Tuesday, August 4, 2009

Fair Wrap-Up: Market Auction

I'm late in posting a wrap-up because, quite frankly, fair week did me in. Too old for all this busyness...

The final "big thing" we are involved with at the fair is the market animal auction. The animals that the kids have been looking after for several months are auctioned off to the highest bidder. They go for slaughter. For meat.

The kids have come to understand this basic life principle: For one to live, another must die. Now I understand that there are folks who don't eat meat. And I'm okay with that. But we choose to eat meat, and because we do, I'd like the kids to understand the whole process. (And, incidentally, I didn't invent the whole "for one to live, another must die" principle. You'll see it worked out over and over in nature. I believe it's a principle that is set in place to point us to the truth about Christ's death on our behalf. But that's fodder for another day.)

In fact, I'd love it if more people understood this principle, and realized that food doesn't "come" from the grocery store. Veggies and fruits are raised by the sweat of someone's brow. Meat comes only with bloodshed. There's no getting around it.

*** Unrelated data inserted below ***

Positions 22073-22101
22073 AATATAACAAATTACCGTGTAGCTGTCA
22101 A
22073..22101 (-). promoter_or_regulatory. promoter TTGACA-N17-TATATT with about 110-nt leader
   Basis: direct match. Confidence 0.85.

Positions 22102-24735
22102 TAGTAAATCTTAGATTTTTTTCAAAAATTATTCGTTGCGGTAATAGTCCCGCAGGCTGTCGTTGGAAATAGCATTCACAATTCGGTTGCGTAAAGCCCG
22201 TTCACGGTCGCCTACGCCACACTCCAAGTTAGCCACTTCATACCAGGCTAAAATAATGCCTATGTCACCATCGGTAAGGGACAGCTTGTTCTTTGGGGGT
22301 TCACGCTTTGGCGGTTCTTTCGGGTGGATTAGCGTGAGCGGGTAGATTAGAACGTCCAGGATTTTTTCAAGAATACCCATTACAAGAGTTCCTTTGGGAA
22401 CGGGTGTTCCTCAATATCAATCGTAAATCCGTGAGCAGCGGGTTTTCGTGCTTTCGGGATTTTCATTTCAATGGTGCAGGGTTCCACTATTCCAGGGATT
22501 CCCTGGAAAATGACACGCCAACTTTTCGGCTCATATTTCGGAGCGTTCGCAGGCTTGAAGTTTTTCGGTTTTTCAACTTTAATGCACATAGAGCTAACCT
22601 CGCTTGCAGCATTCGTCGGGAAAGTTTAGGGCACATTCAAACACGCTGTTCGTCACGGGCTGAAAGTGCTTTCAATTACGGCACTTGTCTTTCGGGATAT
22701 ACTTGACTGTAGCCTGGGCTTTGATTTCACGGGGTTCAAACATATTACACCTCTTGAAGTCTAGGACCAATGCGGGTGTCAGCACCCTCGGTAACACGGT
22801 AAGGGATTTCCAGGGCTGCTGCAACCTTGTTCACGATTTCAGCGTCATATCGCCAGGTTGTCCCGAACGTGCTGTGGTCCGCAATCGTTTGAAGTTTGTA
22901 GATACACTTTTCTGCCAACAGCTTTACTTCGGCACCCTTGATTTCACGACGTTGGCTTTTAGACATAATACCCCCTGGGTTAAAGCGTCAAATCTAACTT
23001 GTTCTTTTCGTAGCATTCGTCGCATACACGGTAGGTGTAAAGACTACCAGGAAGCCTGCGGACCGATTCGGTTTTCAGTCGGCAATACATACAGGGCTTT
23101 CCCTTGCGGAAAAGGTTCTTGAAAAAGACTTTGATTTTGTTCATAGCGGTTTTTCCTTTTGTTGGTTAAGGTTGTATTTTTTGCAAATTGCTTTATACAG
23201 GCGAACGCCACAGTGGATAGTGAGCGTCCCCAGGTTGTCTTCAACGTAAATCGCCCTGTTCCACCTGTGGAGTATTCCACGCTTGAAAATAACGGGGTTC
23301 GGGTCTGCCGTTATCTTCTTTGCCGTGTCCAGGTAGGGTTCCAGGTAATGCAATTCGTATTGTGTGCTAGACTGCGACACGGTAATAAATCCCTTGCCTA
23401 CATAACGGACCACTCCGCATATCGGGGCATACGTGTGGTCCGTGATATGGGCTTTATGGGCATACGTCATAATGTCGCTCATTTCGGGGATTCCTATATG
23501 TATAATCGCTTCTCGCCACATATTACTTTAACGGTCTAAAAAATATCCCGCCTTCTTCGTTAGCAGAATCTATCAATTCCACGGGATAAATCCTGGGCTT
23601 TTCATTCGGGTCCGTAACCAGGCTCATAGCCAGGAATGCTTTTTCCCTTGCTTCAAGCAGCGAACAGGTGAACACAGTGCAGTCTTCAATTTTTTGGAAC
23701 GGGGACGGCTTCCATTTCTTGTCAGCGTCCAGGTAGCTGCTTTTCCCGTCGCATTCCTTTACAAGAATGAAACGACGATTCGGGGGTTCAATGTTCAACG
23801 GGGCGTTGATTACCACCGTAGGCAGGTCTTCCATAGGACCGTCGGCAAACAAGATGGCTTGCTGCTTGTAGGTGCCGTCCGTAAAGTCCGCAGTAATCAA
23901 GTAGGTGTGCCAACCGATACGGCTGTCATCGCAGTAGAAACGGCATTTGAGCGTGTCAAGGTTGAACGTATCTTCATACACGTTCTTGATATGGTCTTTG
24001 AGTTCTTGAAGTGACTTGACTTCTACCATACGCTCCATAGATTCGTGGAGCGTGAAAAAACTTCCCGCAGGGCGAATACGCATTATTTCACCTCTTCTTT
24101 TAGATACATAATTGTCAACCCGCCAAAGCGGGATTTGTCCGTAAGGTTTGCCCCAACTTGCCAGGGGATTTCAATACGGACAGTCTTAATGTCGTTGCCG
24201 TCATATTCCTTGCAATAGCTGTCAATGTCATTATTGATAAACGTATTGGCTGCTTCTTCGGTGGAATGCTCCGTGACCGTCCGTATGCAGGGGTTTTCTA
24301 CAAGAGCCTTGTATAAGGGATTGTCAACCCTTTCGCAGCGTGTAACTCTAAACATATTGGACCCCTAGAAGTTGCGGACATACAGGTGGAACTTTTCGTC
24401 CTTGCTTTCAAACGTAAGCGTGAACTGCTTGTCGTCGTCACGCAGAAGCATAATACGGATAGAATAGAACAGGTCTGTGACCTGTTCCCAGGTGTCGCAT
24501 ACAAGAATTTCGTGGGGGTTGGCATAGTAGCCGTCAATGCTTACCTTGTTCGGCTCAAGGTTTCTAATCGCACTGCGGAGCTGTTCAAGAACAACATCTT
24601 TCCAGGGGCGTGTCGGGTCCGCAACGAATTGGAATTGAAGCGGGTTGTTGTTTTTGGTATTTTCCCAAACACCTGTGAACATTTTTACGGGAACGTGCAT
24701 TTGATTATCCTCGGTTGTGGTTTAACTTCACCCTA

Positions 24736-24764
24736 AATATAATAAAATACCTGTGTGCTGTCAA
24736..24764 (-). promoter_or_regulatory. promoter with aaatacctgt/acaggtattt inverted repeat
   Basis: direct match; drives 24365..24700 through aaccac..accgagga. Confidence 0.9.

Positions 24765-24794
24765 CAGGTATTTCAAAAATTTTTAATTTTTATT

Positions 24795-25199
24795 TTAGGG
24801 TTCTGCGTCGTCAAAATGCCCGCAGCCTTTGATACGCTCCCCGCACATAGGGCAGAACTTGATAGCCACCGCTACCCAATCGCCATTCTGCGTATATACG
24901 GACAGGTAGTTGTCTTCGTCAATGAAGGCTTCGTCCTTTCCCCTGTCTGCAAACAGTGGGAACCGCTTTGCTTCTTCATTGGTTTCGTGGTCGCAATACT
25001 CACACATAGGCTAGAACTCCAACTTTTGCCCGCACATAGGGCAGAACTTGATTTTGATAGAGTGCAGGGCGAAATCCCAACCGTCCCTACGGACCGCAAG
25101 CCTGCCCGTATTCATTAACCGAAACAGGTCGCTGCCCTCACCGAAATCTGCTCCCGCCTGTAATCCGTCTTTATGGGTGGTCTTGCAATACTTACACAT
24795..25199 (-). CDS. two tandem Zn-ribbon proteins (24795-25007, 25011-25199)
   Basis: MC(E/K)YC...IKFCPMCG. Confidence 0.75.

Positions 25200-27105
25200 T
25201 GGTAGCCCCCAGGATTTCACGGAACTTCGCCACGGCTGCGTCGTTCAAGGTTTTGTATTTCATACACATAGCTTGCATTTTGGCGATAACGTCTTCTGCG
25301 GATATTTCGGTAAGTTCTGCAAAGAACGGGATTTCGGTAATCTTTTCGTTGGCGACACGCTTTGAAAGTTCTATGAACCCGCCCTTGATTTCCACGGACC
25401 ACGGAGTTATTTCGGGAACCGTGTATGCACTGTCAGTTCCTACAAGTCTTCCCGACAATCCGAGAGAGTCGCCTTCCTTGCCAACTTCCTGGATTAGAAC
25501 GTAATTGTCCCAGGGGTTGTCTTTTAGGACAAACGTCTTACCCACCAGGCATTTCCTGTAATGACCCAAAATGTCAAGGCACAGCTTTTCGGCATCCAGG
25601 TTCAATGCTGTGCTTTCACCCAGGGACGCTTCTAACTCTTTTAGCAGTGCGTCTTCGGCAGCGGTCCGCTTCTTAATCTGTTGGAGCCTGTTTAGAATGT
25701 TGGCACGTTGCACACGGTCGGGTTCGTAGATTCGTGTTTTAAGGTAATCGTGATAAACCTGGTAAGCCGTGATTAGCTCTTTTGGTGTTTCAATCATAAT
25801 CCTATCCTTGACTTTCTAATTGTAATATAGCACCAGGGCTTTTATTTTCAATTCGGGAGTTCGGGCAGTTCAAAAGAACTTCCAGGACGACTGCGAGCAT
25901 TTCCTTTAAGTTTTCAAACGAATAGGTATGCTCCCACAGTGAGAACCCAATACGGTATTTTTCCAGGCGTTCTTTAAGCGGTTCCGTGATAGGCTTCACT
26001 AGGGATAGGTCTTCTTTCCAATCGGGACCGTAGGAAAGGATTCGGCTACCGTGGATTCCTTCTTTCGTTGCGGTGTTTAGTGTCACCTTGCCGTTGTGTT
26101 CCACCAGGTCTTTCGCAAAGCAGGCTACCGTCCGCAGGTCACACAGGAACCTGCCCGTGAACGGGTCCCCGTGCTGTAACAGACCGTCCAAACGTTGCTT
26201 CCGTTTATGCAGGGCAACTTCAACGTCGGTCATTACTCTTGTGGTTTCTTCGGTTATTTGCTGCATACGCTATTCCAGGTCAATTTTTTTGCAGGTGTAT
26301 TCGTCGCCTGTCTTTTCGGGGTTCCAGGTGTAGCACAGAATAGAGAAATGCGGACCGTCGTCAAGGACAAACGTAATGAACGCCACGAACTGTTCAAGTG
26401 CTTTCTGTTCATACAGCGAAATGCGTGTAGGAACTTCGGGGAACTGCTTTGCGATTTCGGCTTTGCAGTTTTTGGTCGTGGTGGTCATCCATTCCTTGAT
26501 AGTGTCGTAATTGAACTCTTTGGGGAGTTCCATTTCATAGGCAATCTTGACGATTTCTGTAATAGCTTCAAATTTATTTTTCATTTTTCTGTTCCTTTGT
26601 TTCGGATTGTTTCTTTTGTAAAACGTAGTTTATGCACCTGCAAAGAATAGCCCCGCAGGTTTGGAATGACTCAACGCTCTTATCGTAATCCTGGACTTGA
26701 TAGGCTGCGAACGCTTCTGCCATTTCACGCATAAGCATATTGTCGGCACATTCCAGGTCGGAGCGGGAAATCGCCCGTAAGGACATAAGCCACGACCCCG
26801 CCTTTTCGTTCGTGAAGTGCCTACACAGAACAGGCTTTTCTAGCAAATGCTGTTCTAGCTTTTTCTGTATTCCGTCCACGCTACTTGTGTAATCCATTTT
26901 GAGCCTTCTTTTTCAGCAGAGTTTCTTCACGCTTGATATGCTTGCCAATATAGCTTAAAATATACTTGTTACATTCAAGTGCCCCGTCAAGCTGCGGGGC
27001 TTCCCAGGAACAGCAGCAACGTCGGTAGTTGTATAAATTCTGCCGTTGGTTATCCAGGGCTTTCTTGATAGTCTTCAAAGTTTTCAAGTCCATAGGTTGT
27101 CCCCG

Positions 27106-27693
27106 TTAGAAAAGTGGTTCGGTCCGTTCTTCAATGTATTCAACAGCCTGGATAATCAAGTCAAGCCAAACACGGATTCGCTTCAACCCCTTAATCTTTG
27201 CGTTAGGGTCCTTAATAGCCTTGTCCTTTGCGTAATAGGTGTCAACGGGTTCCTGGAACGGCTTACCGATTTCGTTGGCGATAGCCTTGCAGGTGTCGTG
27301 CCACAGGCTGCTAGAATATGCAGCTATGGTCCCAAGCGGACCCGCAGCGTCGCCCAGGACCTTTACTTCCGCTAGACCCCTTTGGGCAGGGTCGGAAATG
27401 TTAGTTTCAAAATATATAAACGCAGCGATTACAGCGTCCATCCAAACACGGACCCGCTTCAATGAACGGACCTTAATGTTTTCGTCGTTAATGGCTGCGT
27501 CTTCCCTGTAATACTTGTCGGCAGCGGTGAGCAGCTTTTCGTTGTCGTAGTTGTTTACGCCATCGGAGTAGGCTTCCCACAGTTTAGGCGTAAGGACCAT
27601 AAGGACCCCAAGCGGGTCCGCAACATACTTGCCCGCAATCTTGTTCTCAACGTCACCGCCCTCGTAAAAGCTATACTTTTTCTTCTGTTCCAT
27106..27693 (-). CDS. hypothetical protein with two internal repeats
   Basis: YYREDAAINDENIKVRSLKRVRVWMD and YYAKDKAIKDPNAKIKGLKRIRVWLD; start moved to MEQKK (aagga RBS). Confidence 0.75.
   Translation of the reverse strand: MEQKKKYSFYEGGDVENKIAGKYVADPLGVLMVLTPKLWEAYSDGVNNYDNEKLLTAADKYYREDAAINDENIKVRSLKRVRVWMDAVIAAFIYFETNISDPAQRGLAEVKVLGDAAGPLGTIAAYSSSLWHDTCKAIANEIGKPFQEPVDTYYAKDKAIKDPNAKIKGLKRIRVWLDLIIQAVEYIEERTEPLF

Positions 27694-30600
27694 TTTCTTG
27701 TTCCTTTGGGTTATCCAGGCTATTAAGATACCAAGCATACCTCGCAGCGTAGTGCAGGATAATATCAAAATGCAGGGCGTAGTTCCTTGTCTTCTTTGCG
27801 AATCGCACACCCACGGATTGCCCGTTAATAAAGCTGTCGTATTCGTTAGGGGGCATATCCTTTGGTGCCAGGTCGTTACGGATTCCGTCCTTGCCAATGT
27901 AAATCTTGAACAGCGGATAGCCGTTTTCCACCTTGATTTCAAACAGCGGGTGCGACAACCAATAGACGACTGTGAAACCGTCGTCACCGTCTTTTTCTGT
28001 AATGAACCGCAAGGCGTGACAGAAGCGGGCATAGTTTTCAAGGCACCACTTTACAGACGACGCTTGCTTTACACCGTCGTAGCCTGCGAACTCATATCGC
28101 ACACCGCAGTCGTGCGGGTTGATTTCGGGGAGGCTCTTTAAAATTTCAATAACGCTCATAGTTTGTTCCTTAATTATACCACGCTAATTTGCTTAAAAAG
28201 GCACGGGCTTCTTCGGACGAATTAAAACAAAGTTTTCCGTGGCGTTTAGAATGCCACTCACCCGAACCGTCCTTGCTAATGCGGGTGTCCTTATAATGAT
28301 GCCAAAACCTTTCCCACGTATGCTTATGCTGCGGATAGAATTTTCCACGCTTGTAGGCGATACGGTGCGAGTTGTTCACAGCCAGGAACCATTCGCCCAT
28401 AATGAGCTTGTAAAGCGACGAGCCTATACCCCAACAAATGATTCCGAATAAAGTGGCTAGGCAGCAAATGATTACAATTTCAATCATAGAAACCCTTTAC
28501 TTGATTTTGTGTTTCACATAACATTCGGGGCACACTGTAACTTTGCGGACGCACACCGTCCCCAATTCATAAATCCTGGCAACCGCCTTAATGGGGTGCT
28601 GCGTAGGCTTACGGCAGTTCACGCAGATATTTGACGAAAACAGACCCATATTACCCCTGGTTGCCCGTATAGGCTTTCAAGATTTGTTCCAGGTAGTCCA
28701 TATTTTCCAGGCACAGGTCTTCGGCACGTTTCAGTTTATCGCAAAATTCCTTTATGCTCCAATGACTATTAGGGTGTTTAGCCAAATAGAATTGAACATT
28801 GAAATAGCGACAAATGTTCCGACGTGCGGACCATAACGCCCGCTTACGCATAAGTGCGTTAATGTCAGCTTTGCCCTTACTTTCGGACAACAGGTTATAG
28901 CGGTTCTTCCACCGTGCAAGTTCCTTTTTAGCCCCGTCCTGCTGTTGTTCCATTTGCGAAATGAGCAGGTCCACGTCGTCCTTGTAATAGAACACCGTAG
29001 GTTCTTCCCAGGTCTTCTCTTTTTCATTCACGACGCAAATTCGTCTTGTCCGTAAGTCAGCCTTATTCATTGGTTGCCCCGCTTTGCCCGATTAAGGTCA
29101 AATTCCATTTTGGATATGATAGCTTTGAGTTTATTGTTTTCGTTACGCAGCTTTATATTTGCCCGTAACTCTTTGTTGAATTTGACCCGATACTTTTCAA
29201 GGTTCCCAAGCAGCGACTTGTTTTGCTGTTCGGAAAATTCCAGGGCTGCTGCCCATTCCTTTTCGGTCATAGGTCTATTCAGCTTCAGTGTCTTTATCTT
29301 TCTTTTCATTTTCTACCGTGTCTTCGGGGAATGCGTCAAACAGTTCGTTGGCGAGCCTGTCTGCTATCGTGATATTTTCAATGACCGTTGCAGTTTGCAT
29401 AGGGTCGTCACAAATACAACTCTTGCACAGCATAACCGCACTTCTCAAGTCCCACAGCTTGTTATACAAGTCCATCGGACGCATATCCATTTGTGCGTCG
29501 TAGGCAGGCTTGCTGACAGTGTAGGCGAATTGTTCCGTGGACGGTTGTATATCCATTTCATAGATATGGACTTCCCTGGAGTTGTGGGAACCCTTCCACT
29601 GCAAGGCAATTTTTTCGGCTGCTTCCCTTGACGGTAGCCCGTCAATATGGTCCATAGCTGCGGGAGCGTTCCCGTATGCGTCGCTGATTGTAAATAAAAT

Life is full of blood, sweat and tears. The sooner we realize it, the better off we'll be in the long run.

"The passive American consumer, sitting down to a meal of pre-prepared food, confronts inert, anonymous substances that have been processed, dyed, breaded, sauced, gravied, ground, pulped, strained, blended, prettified, and sanitized beyond resemblance to any part of any creature that ever lived. The products of nature and agriculture have been made, to all appearances, the products of industry. Both eater and eaten are thus in exile from biological reality." — Wendell Berry

1 comment:

  1. Yep! I've sweated over many a vegetable in my life though not at this point in my life. I also remember many "hog killin' " days while I was growing up. It seemed the whole country side where my grandparents lived were doing the same thing on those autumn Saturdays. My kids haven't grown up with farming like I did but we have lived in many places where they've learned this principle also. My husband is retired AF and while we were stationed in Holland and Germany, they saw different types of vegetables farmed there. We also saw farms where the animals were actually kept right beside the homes. While we were stationed in MT he hunted. My daughter was only 4 when he filled a doe tag and she told him (emphatically) to make sure the next one he brought home wasn't a mama deer.


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